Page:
Congressman Mo Brooks and Sen. Rand Paul offer very different compromises on health care reform…

Brooks: Let the states decide…

BROOKS OFFERS STATES’ RIGHTS HEALTH BILL COMPROMISE TO VICE PRESIDENT PENCE

Washington, D.C. – Tonight, Vice President Mike Pence met with the House Freedom Caucus to discuss American Health Care Act amendments sufficient to garner House Freedom Caucus support.

During the meeting Congressman Mo Brooks (AL-05) stated to Vice President Pence that, “The March 23, 2017 Congressional Budget Office scoring of the health care plan states, ‘In 2018 and 2019, according to the [Congressional Budget Office] and [Joint Committee on Taxation’s] estimates, average premiums for single policyholders in the nongroup market would be 15% to 20% higher under the legislation than under [ObamaCare].’”

Congressman Brooks continued, “We promised America we would work to lower health insurance premiums for struggling American families.  Yet the current health care bill does the exact opposite by increasing premiums 15-20% over and above what they would be if we left ObamaCare alone.  That makes no sense.  Notwithstanding that there are many health care bill provisions with which I strongly disagree, as a compromise, I will vote for the health care bill in its current form if a States Rights’ amendment is added that gives states the absolute right to determine for themselves the content and coverages in health insurance policies issued to its citizens.  Hence, a state, not the federal government, shall decide whether its health insurance policies will include Essential Health Benefits.  These are the health insurance provisions that, for example, require grandmothers to purchase maternity care they do not want and cannot possibly use.  The decision to include Title I mandates, and the like, in insurance policies will also be left up to states.  Title I mandates include but are not limited to 26 and under children policy inclusions, pre-existing conditions, community ratings, and all of the other ObamaCare mandates that have forced health insurance premiums to skyrocket beyond the reach of many struggling American families.”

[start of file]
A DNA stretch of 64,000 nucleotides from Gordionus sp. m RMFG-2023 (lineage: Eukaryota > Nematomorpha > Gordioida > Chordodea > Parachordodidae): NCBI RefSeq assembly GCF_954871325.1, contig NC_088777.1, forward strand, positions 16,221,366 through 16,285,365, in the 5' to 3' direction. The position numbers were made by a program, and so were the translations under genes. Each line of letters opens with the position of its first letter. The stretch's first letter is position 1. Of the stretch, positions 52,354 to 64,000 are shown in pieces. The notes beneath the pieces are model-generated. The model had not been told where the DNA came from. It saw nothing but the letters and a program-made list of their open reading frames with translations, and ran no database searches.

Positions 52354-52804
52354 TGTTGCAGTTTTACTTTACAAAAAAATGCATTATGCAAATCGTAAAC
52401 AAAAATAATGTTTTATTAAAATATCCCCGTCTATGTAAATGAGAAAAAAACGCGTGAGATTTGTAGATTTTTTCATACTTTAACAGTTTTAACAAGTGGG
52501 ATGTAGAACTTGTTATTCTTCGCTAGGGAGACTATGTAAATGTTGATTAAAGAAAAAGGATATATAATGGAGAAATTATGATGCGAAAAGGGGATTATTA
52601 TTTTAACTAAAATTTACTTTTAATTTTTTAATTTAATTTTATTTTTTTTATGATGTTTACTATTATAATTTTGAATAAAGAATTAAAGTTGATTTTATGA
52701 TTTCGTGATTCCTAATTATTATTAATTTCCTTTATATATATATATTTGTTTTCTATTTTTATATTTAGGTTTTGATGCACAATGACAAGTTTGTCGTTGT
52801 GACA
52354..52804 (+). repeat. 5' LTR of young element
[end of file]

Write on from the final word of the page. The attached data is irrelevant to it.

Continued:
Congressman Brooks concluded
, “Mr. Vice President, I am confident that health insurance premium costs will decline in Alabama if Alabama has control over health insurance cost drivers.  If the White House and the rest of the House GOP Conference will agree to this very constructive, cost-reducing, States’ Rights measure, I will vote for the American Health Care Act.  Those states that want expensive policy requirements can have them, provided they are willing to pay the accompanying higher premium costs.  Conversely, those states that prefer lower premium costs, can take that approach.”

Paul: Keep a lot of ObamaCare in place

Will either go anywhere?

Sen. Rand Paul (R-Ky.), an ardent opponent of ObamaCare, is proposing Republicans leave in place the law’s subsidies while spending less on them, a compromise he thinks could gather the support needed to pass a repeal of the law.

The House GOP’s repeal bill was pulled from the floor last month after losing support from both conservative and moderate blocs of the party.

Conservatives opposed the repeal bill because they said its refundable tax credits, which would help people buy health insurance, are a new entitlement.

Those credits are similar to the subsidies under ObamaCare but are based on age, not income.

They would also help the federal government spend less on such credits: The nonpartisan Congressional Budget Office estimated that the Republican subsidies would be, on average, only half as much as ObamaCare’s by 2026.

Paul suggested that keeping the structure of ObamaCare’s subsidies would placate moderates, even as spending less on them would appeal to conservatives.

Conservatives might be willing to support that because they would avoid voting for a bill that creates something new, Paul said.

“A compromise could be keeping some of those underlying things in ObamaCare … in order to placate people who want that,” he told reporters Monday.

His compromise, he said, would make it so conservatives aren’t “voting to create something they disagree with.”

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